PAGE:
THE GERMAN AND SWEDISH REHABILITATION SYSTEMS
The Committee visited Sweden and Germany in May 2004.
The German Prison Act 1976, which came into force
on 1 January 1977 and applies only to adult corrections, is the
legal basis for prisoners' rights and duties. Like all aspects
of the German criminal justice system, correctional practices
are based on civil rather than common law.
The Prison Act includes a number of underlying general
principles as well as 200 articles setting out the detailed regulation
of the prison system. The fundamental principle underlying the
German penal system is the re-socialization or rehabilitation
goal. The other core principles include the principle of normalization:
life in prison will resemble general living conditions outside
prison as much as possible; and the principle of damage reduction:
prison authorities will counteract the damaging consequences of
Of central importance for the implementation of the
reconciliation goal are the norms regarding individual correctional
planning (Articles 6 and 7 of the German Prison Act 1976). They
stipulate that, as a rule, the prison administration is obliged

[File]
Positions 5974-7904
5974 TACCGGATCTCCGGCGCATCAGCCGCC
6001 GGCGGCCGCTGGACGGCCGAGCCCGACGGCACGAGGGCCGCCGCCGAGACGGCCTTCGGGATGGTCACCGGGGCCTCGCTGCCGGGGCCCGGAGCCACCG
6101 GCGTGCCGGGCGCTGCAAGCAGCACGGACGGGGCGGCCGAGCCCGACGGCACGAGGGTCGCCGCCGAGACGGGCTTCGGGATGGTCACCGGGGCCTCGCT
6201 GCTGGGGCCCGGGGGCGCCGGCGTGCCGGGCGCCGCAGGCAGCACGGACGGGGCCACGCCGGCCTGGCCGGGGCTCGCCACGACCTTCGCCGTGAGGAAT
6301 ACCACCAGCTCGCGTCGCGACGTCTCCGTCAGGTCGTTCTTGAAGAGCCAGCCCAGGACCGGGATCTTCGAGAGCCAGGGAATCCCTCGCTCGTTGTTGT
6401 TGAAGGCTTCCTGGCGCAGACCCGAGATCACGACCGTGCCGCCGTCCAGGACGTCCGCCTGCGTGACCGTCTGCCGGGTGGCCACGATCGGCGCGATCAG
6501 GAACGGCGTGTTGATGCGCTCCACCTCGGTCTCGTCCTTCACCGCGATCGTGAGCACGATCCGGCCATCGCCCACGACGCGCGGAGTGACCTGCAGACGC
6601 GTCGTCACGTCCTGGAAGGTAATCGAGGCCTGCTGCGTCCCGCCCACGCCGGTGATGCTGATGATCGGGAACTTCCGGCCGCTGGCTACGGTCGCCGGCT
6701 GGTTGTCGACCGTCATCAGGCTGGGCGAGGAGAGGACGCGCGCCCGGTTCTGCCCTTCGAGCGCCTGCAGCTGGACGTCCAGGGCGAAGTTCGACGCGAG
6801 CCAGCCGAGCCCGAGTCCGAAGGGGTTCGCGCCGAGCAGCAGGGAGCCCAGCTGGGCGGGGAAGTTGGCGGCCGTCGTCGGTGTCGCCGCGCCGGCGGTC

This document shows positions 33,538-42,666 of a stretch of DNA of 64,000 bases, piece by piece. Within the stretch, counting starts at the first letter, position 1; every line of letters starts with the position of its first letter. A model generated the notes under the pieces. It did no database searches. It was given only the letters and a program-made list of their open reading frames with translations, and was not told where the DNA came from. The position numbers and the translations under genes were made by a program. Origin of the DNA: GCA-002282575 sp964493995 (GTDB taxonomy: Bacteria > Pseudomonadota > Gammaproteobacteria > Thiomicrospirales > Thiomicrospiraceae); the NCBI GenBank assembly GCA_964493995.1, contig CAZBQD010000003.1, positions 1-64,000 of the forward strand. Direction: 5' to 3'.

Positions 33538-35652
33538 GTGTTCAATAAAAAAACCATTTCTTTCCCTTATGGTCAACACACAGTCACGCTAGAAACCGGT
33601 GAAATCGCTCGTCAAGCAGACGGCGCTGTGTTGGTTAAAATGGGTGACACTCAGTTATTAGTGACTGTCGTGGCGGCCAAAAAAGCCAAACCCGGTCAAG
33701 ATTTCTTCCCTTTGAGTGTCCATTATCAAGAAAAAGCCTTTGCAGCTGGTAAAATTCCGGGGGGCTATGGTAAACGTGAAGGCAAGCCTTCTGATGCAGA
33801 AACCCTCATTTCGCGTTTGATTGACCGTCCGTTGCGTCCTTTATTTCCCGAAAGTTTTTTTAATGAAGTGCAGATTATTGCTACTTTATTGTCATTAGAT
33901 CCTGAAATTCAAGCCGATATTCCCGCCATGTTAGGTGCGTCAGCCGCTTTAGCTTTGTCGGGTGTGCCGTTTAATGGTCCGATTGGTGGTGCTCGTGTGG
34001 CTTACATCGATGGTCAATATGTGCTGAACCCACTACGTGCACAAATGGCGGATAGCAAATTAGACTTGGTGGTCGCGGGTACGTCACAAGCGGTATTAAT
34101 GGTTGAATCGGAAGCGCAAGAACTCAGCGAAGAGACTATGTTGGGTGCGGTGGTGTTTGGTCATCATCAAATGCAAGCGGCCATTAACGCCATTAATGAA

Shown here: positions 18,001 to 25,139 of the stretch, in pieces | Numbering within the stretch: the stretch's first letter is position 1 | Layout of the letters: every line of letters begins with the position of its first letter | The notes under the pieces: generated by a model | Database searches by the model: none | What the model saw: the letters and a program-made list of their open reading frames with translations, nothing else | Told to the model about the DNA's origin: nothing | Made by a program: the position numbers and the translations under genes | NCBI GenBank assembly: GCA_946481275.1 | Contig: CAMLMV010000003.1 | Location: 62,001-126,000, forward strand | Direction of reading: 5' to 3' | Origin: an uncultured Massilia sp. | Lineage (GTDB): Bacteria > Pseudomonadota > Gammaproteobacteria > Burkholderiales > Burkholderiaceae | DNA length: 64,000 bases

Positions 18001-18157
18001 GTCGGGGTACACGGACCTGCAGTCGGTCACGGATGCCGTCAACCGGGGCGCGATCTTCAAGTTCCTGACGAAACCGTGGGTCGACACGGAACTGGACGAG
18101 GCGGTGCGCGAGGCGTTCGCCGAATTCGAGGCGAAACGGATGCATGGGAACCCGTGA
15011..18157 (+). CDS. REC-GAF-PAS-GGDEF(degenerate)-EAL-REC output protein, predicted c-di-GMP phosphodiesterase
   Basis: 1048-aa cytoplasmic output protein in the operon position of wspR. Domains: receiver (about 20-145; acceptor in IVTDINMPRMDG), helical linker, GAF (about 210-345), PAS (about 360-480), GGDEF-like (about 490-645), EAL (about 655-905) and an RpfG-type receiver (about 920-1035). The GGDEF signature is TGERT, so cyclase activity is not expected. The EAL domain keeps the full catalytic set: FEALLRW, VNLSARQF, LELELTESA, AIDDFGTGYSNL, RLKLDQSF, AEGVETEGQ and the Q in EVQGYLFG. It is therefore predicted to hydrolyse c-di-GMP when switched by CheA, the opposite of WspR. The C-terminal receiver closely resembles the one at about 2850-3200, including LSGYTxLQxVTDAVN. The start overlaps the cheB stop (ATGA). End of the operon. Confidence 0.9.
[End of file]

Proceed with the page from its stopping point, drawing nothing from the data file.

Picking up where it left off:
to investigate the prisoner's background and needs in order to
develop specific measures for his reintegration into society.
In practice, the most important of these measures are the so-called
relaxations, i.e. home leaves, work furloughs, open prisons and
other ways to give the prisoner a chance to be outside the prison
while still serving the sentence. The only prerequisites for such
measures are that there is neither a risk of absconding nor of
committing new offences.
While the Prison Act 1976 is a federal law, its implementation
and administration rests with the hands of the individual states.
The Prison Act is supplemented by a large number of administrative
regulations on the level of individual states as well as on the
level of particular prisons. The Minister of Justice of the respective
state is responsible for the supervision of the prisons of his
territory. The Justice Ministries are competent to promulgate
general administrative guidelines, binding for the staff of all